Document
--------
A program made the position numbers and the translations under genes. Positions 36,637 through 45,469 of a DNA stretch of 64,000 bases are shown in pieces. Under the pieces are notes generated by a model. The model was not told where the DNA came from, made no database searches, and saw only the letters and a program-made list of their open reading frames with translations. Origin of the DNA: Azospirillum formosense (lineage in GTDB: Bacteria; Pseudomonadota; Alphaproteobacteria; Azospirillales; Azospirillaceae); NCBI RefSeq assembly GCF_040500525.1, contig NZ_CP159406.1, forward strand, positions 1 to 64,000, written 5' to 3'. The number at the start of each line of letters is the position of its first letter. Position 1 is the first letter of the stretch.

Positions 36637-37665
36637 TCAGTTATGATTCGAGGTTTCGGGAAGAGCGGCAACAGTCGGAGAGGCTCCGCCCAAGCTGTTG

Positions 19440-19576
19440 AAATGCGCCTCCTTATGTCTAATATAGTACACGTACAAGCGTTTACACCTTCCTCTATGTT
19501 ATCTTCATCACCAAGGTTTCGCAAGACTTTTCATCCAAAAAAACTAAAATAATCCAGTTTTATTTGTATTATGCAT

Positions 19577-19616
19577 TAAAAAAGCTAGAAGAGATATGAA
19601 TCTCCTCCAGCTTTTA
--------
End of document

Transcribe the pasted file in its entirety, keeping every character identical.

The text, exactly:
A program made the position numbers and the translations under genes. Positions 36,637 through 45,469 of a DNA stretch of 64,000 bases are shown in pieces. Under the pieces are notes generated by a model. The model was not told where the DNA came from, made no database searches, and saw only the letters and a program-made list of their open reading frames with translations. Origin of the DNA: Azospirillum formosense (lineage in GTDB: Bacteria; Pseudomonadota; Alphaproteobacteria; Azospirillales; Azospirillaceae); NCBI RefSeq assembly GCF_040500525.1, contig NZ_CP159406.1, forward strand, positions 1 to 64,000, written 5' to 3'. The number at the start of each line of letters is the position of its first letter. Position 1 is the first letter of the stretch.

Positions 36637-37665
36637 TCAGTTATGATTCGAGGTTTCGGGAAGAGCGGCAACAGTCGGAGAGGCTCCGCCCAAGCTGTTG

Positions 19440-19576
19440 AAATGCGCCTCCTTATGTCTAATATAGTACACGTACAAGCGTTTACACCTTCCTCTATGTT
19501 ATCTTCATCACCAAGGTTTCGCAAGACTTTTCATCCAAAAAAACTAAAATAATCCAGTTTTATTTGTATTATGCAT

Positions 19577-19616
19577 TAAAAAAGCTAGAAGAGATATGAA
19601 TCTCCTCCAGCTTTTA